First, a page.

Twee has evolved into a somewhat pejorative term over the past decade or two, redolent of fey, forgettable music, performed by girly-men in beige cardigans or girls who wear vintage dresses and lollop their tambourines in time. Certainly, much of the Smiths-inspired janglepop of the British ‘C86’ movement hasn’t worn the test of time too well, while modern exponents of the sound like Belle and Sebastian or Camera Obscura can often seem irritatingly jaunty or wussy and forgettable. But setting out to be straightforward and catchy, constructing songs with no angst or clutter, doesn’t have to be thought of in such disparaging terms. At a time when many acts throw the kitchen sink at their ditties to distract from a lack of songwriting ability (hello Alt-J!) I would contend that many of us need a simpler fix now and again. For almost a decade, from 1992 to the 2001 hiatus that allowed two thirds of the band to return to their post-graduate studies (rock and roll!) few acts made better use of the classic twee set-up than Papas Fritas. This group utilised no more than an acoustic guitar, piano or keyboard, simple drum kit and three-way harmonies on a trio of albums, packed full of memorable melodies and upbeat lyrics, very much in the lineage of Beat Happening and Jonathan Richman but preferable to both (at least for me).
The pick of these long players is their 1995 debut, released after singer / guitarist (the excellently named Tony Goddess), met drummer Shavika Asthana in a High School marching band in Delaware, quite possibly the least interesting US state, and a place where you couldn’t buy liquor on a Sunday as recently as 2003.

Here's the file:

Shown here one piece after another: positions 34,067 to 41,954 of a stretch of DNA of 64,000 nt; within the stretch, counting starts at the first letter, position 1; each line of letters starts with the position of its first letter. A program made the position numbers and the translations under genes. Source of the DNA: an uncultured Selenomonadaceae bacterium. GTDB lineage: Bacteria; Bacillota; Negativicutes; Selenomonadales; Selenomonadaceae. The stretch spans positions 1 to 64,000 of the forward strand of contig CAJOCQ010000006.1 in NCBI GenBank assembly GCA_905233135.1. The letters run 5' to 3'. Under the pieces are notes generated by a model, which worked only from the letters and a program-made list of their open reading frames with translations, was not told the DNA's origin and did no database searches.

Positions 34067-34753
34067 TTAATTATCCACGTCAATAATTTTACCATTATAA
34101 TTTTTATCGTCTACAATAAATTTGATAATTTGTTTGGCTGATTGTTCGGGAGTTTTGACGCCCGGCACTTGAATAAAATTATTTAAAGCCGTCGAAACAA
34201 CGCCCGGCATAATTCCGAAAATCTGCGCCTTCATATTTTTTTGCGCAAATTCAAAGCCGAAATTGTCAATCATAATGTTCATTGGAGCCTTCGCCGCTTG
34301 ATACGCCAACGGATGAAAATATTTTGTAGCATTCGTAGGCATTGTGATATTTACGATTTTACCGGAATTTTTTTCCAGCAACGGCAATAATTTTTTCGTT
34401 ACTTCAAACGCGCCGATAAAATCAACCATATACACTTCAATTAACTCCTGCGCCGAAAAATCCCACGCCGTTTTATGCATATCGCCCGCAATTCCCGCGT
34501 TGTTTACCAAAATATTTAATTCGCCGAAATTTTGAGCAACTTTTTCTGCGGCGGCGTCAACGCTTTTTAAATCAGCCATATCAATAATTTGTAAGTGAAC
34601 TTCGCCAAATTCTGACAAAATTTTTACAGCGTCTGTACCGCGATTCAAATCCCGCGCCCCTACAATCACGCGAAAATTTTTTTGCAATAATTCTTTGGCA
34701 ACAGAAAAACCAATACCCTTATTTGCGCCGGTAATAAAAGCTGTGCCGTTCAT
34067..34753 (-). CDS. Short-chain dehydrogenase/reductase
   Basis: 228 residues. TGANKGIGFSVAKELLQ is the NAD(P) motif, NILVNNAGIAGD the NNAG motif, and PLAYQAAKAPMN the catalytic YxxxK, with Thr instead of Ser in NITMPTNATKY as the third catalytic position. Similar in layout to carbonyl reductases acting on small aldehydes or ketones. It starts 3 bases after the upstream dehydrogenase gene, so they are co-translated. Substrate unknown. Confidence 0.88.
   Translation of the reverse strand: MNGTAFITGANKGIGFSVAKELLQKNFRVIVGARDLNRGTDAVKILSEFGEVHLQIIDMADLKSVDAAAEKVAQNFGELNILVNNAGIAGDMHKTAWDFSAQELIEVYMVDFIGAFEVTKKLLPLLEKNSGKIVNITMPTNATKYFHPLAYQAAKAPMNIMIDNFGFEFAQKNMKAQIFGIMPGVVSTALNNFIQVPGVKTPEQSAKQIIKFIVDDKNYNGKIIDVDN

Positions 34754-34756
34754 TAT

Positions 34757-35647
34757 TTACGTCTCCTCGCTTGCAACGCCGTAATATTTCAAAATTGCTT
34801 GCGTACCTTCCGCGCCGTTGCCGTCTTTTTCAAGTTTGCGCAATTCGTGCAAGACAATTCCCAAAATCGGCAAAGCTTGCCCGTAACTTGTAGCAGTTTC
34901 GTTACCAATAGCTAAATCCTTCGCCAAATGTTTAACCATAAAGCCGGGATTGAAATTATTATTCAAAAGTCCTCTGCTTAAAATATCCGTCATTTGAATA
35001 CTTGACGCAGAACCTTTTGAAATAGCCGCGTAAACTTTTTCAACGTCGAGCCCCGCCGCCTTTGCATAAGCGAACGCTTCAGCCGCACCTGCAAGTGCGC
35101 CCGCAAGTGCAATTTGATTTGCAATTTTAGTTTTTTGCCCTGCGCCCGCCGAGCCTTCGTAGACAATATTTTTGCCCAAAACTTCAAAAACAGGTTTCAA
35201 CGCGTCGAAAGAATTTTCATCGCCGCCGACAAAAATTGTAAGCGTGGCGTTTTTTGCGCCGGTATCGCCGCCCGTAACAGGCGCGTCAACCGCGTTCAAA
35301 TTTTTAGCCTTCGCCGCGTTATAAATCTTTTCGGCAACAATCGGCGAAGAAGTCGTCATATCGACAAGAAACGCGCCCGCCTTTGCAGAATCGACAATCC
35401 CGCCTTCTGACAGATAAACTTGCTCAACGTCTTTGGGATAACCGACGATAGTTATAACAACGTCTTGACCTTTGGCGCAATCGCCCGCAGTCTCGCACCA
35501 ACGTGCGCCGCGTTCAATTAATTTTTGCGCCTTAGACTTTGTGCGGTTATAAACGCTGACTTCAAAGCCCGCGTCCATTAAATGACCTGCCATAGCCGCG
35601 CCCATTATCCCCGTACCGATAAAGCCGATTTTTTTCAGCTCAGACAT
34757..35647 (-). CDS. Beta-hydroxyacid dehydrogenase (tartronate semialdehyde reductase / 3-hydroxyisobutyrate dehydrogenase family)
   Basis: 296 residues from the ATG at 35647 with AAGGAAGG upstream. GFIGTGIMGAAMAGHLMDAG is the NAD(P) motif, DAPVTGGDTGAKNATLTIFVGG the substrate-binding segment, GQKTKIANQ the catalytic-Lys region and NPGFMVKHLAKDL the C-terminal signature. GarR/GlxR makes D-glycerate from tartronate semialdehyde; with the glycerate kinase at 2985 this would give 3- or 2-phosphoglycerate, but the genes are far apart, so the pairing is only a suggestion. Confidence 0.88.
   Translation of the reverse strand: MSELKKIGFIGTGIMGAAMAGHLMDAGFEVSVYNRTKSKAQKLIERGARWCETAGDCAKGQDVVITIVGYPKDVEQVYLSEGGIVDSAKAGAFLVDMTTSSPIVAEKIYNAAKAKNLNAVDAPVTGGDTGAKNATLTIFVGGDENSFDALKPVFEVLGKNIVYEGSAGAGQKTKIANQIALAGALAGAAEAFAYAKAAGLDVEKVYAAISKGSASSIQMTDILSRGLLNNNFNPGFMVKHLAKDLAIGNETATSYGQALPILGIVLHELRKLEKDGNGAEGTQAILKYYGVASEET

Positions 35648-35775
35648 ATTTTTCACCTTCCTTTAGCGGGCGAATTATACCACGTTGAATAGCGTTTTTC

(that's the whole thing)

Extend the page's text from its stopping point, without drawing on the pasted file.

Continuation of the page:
Tony and Shavika chose their band name early, settling on the translation of “french fries” while they were bored in Spanish class, and both of these youngsters would go on to attend an Ivy League university in Massachusetts. Here they met bass player Keith Grendel and began to practice in earnest, Papas Fritas issuing their earliest recordings on self-distributed cassettes (as tweecore convention dictates) then releasing a 7-inch single in 1994. ‘Smash This World’ was one hell of an attention-grabber and quite simply a magnificent song, featuring a terrific vocal performance from Goddess, ironically angry lyrics (“I’ll smash this world to pieces, I’ll smash this world apart”) and a simple Casio riff that now sounds like a precursor to those 8-bit-inspired ‘EDM’ compositions currently captivating American kids